John Prescott, 3rd Tennessee Battalion by John M. “Mike” Hunt (p. 14)
Pvt. John Prescott is pictured in this account of the battalion in which he served his entire enlistment.

Richardson the Raider by Stewart Cruickshank (pp. 15-16)
Capt. Littleton T. Richardson, a Kentucky guerrilla nicknamed “Lit,” conducted a successful partisan campaign behind Union lines in Kentucky and Tennessee from the fall of 1863 until his capture and death in March 1864. His portrait, and that of Col. David Waller Chenault of the 11th Kentucky Cavalry, is included.

The Clarendon Blues, 1861 by John Mills Bigham (p. 17)
A history of this organization, which became Company C of the 9th South Carolina Infantry, is illustrated with a portrait that may be one of two men in the company: Robert Wesley Green or Warren Lavender. The author believes that Lavender is more likely to be the subject.

Dating the Maffitt Image (p. 18)
The author uses the insignia on the cap of John Newland Maffitt to trace the date of the well-known portrait.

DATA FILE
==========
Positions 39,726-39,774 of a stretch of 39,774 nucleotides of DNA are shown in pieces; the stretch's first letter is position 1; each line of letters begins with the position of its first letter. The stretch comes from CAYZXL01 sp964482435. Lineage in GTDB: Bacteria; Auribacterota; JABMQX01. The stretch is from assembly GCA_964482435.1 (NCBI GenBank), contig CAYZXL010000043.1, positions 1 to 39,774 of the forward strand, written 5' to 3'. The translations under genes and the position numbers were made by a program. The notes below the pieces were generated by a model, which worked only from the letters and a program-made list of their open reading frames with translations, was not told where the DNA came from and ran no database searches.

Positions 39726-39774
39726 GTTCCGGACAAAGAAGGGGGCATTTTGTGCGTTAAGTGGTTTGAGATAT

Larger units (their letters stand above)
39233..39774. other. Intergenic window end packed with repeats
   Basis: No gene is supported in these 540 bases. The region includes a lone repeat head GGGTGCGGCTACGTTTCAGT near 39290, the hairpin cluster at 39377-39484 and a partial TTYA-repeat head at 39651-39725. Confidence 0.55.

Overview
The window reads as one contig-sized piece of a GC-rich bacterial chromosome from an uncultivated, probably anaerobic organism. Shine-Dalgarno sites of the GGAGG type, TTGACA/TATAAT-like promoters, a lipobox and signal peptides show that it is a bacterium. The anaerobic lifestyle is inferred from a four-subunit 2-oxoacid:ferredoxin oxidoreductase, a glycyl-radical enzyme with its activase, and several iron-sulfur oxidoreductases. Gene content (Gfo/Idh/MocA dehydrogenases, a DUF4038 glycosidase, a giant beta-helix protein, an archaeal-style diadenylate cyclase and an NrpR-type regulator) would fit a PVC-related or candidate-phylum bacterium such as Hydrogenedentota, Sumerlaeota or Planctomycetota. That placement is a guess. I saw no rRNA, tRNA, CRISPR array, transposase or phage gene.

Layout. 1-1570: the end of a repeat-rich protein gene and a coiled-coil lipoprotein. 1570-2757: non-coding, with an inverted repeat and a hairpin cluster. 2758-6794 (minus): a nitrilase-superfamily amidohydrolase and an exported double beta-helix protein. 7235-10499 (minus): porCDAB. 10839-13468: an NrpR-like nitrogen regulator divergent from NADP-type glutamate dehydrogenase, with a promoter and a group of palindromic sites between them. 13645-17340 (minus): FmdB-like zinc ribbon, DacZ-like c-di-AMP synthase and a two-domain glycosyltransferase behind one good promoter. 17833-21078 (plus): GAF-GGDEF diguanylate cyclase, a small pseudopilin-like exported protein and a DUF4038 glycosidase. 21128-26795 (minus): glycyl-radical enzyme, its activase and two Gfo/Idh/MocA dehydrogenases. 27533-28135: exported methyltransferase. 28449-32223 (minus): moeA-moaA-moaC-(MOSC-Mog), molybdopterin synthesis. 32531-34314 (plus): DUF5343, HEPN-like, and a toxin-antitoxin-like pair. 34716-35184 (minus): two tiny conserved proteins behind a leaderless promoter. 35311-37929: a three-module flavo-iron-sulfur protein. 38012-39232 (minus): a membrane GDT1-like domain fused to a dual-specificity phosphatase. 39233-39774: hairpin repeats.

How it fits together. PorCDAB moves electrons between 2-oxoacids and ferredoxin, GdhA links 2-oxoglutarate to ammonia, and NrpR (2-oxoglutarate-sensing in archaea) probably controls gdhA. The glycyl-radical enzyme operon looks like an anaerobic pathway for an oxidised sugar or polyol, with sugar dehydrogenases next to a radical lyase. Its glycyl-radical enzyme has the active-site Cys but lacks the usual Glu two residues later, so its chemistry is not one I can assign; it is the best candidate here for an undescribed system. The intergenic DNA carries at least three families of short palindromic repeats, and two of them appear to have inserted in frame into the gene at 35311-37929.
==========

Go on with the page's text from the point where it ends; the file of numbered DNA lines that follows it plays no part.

“Follow Me”—Hamilton Brown, 1st North Carolina State Troops by Robert A. Williams (pp. 19-20)
Col. Hamilton Allen Brown of the 1st North Carolina suffered 13 wounds during the Civil War and is recognized as one of the South’s finest regimental commanders. This is his story. His portrait, and another of Marcus Herring of Company C, is included.

John Cunningham of Alabama (p. 21)
John Borders Cunningham of the 10th Alabama Infantry/51st Alabama Partisan Rangers is profiled. His portrait photograph is included.